8. 8. 192 I S IPT PSYCHODYNAMIC PSYCHOTHERAPY ? lation of the case. This formulation would having another child). Depending on which of comprise a specific constellation of dynamic these intertwined themes emerged as most elements: defenses, anxiety, and unconscious salient to the patient, the therapy might focus impulse/feeling, as well as their interrelation- on either or both. From the presentation, it ships. Central to the case is Ms. A.’s inability appears that her conflicts are at home (role to express anger adaptively toward her hus- dispute) rather than with the job per se. band. The reason for this might be anxiety- The therapist would present this linkage based fantasies about hurting and possibly to the patient (“Your depression seemed to start losing her husband if the angry impulses were after you got your promotion and you and your released. These impulses are defended against husband began to argue about having another through 1) deflecting the impulse and direct- child”) and would give the patient the sick role. ing it inward (causing depression); 2) acting If the patient accepted the formulation as a fo- out (being irritable, which is not adaptive an- cus for time-limited treatment, the therapist ger); 3) displacement onto her son and co- would then discuss with the patient what she workers; and possibly 4) taking the victim role wanted: How could she balance work and (a self-pitying, “poor me” attitude, which is home? How much pleasure does work give also maladaptive). her? Are there ways to resolve the marital dis- Treatment would begin with the therapist pute? Once her wishes are determined, what pointing out impulses, anxious fantasies, and options does the patient have to resolve these defenses in relation to a current person (hus- problems? In a role dispute with the husband, band), a past person (father, mother), and the the goal would be to explore the disagreement, therapist. If the patient came late to sessions, to see whether the couple is truly at an impasse, the therapist might interpret this transferential and to explore ways to resolve it. Addressing manifestation of unexpressed anger, linking it the role dispute might well require exploring to anxiety about expressing anger directly to how the patient expresses anger, which could her husband, or to her domineering parents in be fine tuned through role-play in the office. the past. Recognition of this conflict would be With therapist support, Ms. A. would attempt considered inherently therapeutic. The aim is to renegotiate her current life situation to arrive to help the patient recognize how she defends at a satisfactory new equilibrium. Achieving it, herself against frightening angry impulses. The or at least trying to the best of her ability (her next step, at a deeper level, is to explore the husband might be unreasonable, but she could angry impulses: to have her experience the full at least handle her side of the matter appropri- feeling of anger and to facilitate its expression ately), would very likely lead to remission of in the transference. In the presence of a non- her mood disorder. judgmental therapist, this represents a correc- tive emotional experience for the patient and, D I S C U S S I O N as such, is considered key to alleviating symp- toms and to limited personality change. IPT bears similarities to some forms of STPP, but it differs sufficiently that it should be con- IPT Approach: The patient meets criteria for a sidered distinct. IPT was developed to treat DSM-IV major depressive episode,30 an indi- depression, STPP for a range of psycho- cation for IPT. If exploration revealed no other pathologies. The IPT rationale does not pre- precipitant (such as complicated bereave- tend to explain etiology. Rather, IPT is a ment), the therapist would link the onset of the pragmatic, research-proven approach that ad- mood disorder to one of two probable inter- dresses one important aspect of depressive personal problem areas: either a role transi- syndromes and frequently suffices to treat tion (the job promotion and its consequences) them. To the extent that IPT invokes theory, it or a role dispute (with the husband over relies on psychosocial research findings (for VOLUME 7 • NUMBER 3 • SUMMER 1998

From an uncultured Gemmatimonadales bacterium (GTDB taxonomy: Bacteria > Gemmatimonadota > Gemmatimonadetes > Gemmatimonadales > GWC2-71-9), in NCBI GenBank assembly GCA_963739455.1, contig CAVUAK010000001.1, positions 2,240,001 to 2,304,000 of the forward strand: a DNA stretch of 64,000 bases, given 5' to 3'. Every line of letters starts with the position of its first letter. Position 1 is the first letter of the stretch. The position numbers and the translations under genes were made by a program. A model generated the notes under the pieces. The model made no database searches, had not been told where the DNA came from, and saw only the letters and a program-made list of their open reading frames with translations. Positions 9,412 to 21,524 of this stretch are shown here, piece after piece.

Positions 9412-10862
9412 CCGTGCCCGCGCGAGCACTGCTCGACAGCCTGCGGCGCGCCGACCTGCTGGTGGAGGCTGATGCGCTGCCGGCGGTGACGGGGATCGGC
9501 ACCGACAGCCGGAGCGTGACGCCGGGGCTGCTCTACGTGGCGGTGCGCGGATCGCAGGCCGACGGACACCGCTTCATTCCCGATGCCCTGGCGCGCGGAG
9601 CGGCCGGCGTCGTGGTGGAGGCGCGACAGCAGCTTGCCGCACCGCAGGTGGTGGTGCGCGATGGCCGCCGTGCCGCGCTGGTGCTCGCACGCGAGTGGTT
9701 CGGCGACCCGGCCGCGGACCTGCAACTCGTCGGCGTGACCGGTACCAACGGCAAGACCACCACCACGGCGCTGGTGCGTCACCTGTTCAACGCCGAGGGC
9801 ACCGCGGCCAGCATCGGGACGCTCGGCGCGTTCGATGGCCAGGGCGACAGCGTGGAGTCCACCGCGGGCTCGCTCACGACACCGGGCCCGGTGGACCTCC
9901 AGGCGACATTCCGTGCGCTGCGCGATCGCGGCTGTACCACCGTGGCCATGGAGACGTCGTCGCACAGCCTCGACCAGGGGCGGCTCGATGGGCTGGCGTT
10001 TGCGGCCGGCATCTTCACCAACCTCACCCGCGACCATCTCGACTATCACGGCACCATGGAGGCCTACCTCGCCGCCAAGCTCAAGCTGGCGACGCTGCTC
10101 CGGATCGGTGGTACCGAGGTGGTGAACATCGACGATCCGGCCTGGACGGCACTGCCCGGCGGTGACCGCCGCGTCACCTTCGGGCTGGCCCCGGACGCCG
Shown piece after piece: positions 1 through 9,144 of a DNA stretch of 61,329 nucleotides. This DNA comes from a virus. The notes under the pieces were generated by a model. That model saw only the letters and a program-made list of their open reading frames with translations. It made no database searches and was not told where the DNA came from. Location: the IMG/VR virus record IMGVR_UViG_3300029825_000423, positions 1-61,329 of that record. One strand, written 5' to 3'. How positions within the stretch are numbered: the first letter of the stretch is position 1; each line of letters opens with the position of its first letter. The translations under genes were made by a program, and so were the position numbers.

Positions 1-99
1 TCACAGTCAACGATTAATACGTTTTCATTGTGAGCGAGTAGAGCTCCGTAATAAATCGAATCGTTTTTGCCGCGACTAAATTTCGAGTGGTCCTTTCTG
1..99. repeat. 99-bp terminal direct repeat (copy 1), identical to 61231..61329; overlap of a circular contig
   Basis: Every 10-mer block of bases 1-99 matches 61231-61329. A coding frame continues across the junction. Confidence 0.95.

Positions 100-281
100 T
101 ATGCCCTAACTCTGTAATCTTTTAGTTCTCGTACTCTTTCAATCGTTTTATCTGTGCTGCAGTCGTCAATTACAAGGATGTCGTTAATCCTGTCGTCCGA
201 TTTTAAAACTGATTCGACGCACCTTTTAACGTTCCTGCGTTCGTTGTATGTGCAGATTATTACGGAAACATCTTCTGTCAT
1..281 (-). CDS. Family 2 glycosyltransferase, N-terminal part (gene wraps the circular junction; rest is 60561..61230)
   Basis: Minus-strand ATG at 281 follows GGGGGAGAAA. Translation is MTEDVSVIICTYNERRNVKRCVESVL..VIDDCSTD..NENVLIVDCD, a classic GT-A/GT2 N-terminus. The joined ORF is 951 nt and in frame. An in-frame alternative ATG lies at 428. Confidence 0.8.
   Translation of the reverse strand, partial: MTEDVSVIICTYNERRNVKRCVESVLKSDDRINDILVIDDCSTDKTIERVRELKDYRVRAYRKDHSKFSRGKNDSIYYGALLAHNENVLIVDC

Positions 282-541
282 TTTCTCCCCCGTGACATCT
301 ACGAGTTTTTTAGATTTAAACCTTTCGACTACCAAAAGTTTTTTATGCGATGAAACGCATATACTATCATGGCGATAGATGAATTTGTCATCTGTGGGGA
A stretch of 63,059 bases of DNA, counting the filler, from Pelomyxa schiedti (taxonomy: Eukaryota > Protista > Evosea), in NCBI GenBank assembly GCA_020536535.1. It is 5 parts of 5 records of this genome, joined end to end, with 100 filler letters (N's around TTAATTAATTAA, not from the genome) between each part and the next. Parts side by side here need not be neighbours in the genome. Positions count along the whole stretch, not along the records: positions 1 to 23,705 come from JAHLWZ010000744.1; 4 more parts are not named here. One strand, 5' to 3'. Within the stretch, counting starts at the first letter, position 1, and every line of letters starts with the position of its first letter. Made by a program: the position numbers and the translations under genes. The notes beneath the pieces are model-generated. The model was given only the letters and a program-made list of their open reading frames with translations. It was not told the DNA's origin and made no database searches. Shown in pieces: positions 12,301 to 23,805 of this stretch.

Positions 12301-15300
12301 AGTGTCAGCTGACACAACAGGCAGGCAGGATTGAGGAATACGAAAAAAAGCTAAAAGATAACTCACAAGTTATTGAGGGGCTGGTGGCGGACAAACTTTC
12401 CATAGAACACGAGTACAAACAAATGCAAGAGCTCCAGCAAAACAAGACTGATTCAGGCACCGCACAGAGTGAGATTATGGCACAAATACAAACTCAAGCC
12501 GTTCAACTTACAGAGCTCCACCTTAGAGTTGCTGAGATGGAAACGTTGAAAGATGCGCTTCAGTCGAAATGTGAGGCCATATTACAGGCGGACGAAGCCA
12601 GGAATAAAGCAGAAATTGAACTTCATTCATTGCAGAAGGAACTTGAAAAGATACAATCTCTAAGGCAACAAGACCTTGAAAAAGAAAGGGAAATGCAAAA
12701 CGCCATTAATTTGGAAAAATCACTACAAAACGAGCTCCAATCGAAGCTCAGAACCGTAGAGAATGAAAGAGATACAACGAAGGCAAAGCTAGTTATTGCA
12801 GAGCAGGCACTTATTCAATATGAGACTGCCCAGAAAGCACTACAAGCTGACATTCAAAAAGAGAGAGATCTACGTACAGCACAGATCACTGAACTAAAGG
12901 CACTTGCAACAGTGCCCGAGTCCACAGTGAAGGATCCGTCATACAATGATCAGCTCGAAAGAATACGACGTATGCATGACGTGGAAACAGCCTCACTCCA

9. 9. MARKOWITZ ET AL. 193 example, the association of marital conflicts the term roughly translates to “not psychoana- and depressed wives1) and commonsense but lytic.” IPT is more active, has more ambitious clinically important ideas, such as “life events goals (syndromal remission; helping patients affect mood.” to rapidly change interpersonal environ- IPT and STPP may (should?) ultimately ments), and very likely accomplishes more address overlapping problem areas, with the than typical (if there is such a thing) supportive distinction that STPP seeks intrapsychic as well therapy. This was our finding in comparing as interpersonal patterns. STPP uses history IPT and a supportive, quasi-Rogerian psycho- and transference to determine the focal prob- therapy in treating depressed HIV-positive pa- lem. IPT sticks to history: although the pa- tients.35 If IPT is not psychodynamic, it is not tient’s interpersonal behaviors in sessions may exactly “supportive,” either, although IPT convey important information, the transfer- therapists do provide support. ence is not addressed. To a greater extent than STPP, IPT emphasizes finding concrete solu- 3. IPT is distinct in its interpersonal focus. tions and changing relationships, using tech- STPP can have a strong interpersonal focus, niques such as role playing to prepare the but it need not. Even when it does, techniques patient for such steps. Reflecting these distinc- and focus differ from those of IPT: for exam- tions, the NIMH Treatment of Depression Col- ple, outside interpersonal relationships are fre- laborative Research Program31 developed quently linked to transference. STPP as a adherence measures that distinguish IPT from whole may be moving toward a more interper- “tangential” psychodynamic techniques.32 sonal focus. (Lacking a consensus, it is hard to We conclude: know.) If so, it is probably more skewed in that direction than much other psychodynamic 1. IPT has distinct emphases. A psychodynamic psychotherapy. background, which most IPT therapists (be- Some STPP variants clearly have more in- ginning with Klerman and Weissman) have terpersonal emphasis than others, and thus ar- had, is helpful to “read” patients, to subtly guably overlap more with IPT. One example manipulate (rather than interpret) the transfer- is the time-limited psychodynamic psycho- ence. But the IPT conceptualization of depres- therapy (TLDP) of Strupp and Binder.22 De- sion as an illness, and its focus on depressive velopment of this approach was influenced by illness rather than on characterological psychoanalysts such as Alexander and French, “roots,” represents a significant difference Gill, and Klein as well as STPP theorists such from STPP. The emphasis on outcome and on as Malan, Sifneos, Davanloo, and Mann.36 success experiences in the patient’s life has During initial sessions, TLDP therapists for- also been less characteristic of STPP. In teach- mulate a salient maladaptive interpersonal pat- ing IPT to psychodynamic therapistseven tern as it relates to (in order of priority) the Sullivanian (“interpersonal”) psychoana- therapist, current others, and past others. lystswe sometimes see them struggling to Throughout treatment, TLDP therapists iden- adjust to the IPT approach. tify the influence of this pattern on the patient– therapist relationship: how the patient’s 2. IPT is not simply “supportive” dynamic therapy. expectations about self and others are enacted IPT does share some features with supportive in the transference. As described by Elkin at therapies. But “supportive” has been a pejorative al.,31 “TLDP therapists’ technical approach psychoanalytic term for any not-formally-ex- emphasizes the analysis of transference and pressive, not-insight-oriented psychother- countertransference in the here and now” (p. apy.33 As such, “supportive” encompasses not 144). only formal psychodynamic approaches to Although TLDP has an interpersonal supportive therapy,34 but almost anything else: therapeutic focus, it differs drastically from the JOURNAL OF PSYCHOTHERAPY PRACTICE AND RESEARCH